Finland Friday for the start of the 2014 IBSA World Championships. The team comes into the tournament with the goal of securing a medal, which would qualify them for the in Rio de Janeiro. The team missed the 2012 Summer Paralympics.‘s arrived in ,
Head coach Francisco Monreal said, “The objective is to reach the medal round, and qualify directly for the 2016 Games, but we need to be realistic and not think game by game, we can get a surprise. […] The competition will be decided in one game, head or tails, where it doesn’t matter what happened before.((es))“
Coming into the competition, the team was ranked eleventh in the world based on the IBSA Unofficial rankings published late last month, down one spot from the April rankings. The team is scheduled to play their first game against the ninth rankedmen’s team on Monday morning, before playing twenty-first ranked later in the afternoon. Their other scheduled competitors in pool play are top ranked , third ranked , seventh ranked , twelfth ranked and twentieth ranked . The team needs to finish in the top four in their group to advance to the second round.
The team’s roster includes Jose Daniel Fernández, Cristian Santamaria, Félix Vargas, Roman Martínez, Jesús Santana, and Javier Serrato. They are led by head coach Monreal, with assistant coach Carles Estrany and physiotherapist José Bravo. The team is drawn from around the country, with Santana playing for a club in the Canary Islands, Serrato playing for Valencia, Fernández for Madrid area , Santamaría for , Vargas coming from Barcelona and Martínez from .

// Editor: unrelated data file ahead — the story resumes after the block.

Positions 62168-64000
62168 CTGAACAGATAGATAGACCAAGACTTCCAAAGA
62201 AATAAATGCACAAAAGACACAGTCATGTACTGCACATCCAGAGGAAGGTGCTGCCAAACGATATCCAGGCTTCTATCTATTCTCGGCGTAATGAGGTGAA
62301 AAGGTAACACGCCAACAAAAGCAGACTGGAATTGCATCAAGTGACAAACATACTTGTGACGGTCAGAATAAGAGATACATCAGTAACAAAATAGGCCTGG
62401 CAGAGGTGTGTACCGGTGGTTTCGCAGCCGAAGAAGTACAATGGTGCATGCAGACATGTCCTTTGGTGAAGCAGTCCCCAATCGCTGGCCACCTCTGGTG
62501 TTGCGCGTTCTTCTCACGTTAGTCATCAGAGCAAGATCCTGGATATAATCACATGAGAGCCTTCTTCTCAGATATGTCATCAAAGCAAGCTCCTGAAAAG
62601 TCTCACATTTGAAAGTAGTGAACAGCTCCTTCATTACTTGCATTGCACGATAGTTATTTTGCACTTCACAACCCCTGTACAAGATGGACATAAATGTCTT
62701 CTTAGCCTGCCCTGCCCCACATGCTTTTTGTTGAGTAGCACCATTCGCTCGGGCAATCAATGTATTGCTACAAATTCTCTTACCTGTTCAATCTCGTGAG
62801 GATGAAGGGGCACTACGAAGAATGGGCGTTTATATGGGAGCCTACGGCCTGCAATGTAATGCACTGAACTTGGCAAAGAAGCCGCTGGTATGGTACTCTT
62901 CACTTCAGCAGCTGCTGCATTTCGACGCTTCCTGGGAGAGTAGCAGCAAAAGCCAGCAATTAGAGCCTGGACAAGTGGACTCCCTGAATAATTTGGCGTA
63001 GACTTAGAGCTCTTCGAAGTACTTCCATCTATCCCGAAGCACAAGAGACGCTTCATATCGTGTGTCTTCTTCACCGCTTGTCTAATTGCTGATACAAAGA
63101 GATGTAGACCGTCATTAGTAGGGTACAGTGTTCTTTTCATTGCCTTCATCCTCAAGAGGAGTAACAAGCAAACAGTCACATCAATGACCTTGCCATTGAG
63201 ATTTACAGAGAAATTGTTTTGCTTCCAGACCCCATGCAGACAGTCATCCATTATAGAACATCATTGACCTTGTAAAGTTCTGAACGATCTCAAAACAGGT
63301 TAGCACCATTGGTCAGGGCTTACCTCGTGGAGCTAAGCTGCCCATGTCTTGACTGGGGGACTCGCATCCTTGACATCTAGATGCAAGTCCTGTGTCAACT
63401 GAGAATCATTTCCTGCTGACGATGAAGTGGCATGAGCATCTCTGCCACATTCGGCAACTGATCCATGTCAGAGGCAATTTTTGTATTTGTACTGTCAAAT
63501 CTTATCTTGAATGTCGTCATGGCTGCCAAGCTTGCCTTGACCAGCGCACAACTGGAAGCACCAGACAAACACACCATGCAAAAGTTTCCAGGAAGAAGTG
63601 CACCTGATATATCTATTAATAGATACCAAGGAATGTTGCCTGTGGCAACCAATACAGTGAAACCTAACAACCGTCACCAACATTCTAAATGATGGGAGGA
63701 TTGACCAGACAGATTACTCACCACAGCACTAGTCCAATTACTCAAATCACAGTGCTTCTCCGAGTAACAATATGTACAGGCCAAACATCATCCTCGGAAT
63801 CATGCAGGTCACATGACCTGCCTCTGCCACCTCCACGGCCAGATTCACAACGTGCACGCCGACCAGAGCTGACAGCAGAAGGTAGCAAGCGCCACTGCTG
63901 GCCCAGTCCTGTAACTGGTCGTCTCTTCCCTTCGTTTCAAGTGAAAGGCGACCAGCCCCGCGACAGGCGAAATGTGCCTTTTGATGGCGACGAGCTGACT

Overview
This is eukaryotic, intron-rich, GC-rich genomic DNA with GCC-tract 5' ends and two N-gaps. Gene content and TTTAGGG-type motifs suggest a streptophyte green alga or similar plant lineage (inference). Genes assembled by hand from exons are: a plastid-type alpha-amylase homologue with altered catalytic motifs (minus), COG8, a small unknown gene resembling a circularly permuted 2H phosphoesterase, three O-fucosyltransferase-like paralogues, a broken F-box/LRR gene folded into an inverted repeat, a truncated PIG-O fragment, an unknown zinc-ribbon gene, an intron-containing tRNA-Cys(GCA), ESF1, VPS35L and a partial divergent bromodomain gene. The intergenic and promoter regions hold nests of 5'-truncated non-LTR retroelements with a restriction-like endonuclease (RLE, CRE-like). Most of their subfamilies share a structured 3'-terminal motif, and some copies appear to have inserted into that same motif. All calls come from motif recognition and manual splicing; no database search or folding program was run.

Absent from the 2012 Summer Paralympics, the last major international competition the team competed in was the 2010 Goalball World Championships in England where the team finished fifth. In last year’s IBSA European Goalball Championships in Turkey, the team finished second, behind World Championship hosts and Paralympic gold medalists Finland.,
Goalball was created in 1946, exclusively for people with a visual disability and designed to help with the rehabilitation of veterans returning fromWorld War II. Play in the Paralympics consists of two twelve-minute periods, with a three minute break between halves. Players are blindfolded to ensure all are equally visually handicapped on-court, and the game can be stopped to ensure goggles are properly fitted. Standing in front of a long goal, they throw the ball at the opposition team’s net who in turn try to block it by listening to the ball, which contains a bell, and using their bodies to prevent the ball from going in. The audience is asked to remain silent during play.